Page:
Further, our findings showed that sociodemographic, treatment, and behavioral aspects of individual patients appear to be important in determining patient preferences for treatment attributes. In multivariate analysis, we found that younger patients and women preferred treatments with greater likelihood of benefit, while older patients appeared more concerned with treatment side effects. A study by Gelfand et al reported that younger patients and women with psoriasis had greater impairment in quality of life as compared with men and older patients, potentially explaining why younger patients and women prefer treatments with greater likelihood of benefit.34 We also found that patients with higher educational attainment least preferred prolonged inpatient treatment, possibly because greater education correlates with acquiring a position with higher earning potential, greater responsibility,35 and therefore busier schedules that would limit the ability to devote blocks of time to treatment.

Findings from previous studies have shown that smoking is significantly associated with increased psoriasis severity, and heavy and long-term smokers are more likely to have severe psoriasis,36,37 potentially explaining why patients still smoking in our sample appeared to be more concerned with the probability of treatment benefit and reduction in psoriasis plaques. The correlations we observed between patient characteristics, treatment history, behavioral factors, and their treatment preferences (Table 3) raise the possibility that patient “profiles” or patient preference subgroups may exist. Acknowledging these profiles, if present, may be useful as clinicians develop treatment recommendations to optimize adherence.

To our knowledge, this is the first study to examine patients’ treatment preferences in terms of features they most and least prefer. However, there are studies that have examined preferences for treatment attributes. Similar to a study reporting that time to achieve moderate improvement was rated higher than time to relapse,13 our results suggest strong patient preferences for treatment with high (100%) probability of benefit as compared with a long (6–8-month) duration of benefit (or time to relapse). These findings may indicate that patients are more concerned with the onset than the duration of treatment benefit. Further, in our previous study, location of treatment was the most important treatment attribute.12 From our current results, we may interpret this prior finding as arising from patients’ strong disutility for inpatient treatment associated with hospital stays of 3 weeks. Strong preferences for the location of treatment, in particular, suggest that patients are concerned and have opinions about the experience of treatment beyond its ultimate outcomes. This conclusion is also supported by other studies that have used conjoint analysis in the health care setting to assess the value of process versus outcomes of treatments.12,38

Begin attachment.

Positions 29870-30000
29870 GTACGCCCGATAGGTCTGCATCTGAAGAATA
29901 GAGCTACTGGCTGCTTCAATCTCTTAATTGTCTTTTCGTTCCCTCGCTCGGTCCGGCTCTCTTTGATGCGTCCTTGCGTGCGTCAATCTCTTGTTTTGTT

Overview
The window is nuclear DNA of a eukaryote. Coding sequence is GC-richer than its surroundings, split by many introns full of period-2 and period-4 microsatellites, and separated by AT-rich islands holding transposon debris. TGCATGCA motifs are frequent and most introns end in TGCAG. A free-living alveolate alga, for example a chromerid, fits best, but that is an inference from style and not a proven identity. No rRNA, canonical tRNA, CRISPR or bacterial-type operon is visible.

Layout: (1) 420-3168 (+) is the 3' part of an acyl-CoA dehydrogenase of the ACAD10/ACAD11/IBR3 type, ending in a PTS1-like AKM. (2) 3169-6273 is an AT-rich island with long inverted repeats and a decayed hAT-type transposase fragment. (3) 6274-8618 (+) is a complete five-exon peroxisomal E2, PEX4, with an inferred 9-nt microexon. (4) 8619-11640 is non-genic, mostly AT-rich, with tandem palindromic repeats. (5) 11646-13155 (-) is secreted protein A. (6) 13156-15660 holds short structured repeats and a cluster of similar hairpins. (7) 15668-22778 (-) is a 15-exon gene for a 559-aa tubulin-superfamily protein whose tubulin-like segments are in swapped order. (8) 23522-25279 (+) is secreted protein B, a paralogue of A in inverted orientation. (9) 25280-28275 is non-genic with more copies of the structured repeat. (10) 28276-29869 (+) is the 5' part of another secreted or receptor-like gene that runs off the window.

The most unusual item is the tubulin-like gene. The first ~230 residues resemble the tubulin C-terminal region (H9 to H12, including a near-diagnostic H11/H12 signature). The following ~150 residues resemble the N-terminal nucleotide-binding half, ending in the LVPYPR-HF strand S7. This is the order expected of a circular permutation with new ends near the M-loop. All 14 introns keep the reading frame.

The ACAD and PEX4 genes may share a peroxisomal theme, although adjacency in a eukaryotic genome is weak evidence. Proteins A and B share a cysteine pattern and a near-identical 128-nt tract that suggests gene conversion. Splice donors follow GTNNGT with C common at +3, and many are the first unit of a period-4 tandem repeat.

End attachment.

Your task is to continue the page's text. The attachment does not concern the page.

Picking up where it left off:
The findings presented here justify further research. When examining patient preferences, future preference elicitation studies should consider both preferences for most and least preferred treatment options or attributes. A focus solely on aspects of treatment that a patient prefers may provide incomplete information on forces that influence treatment choice and adherence.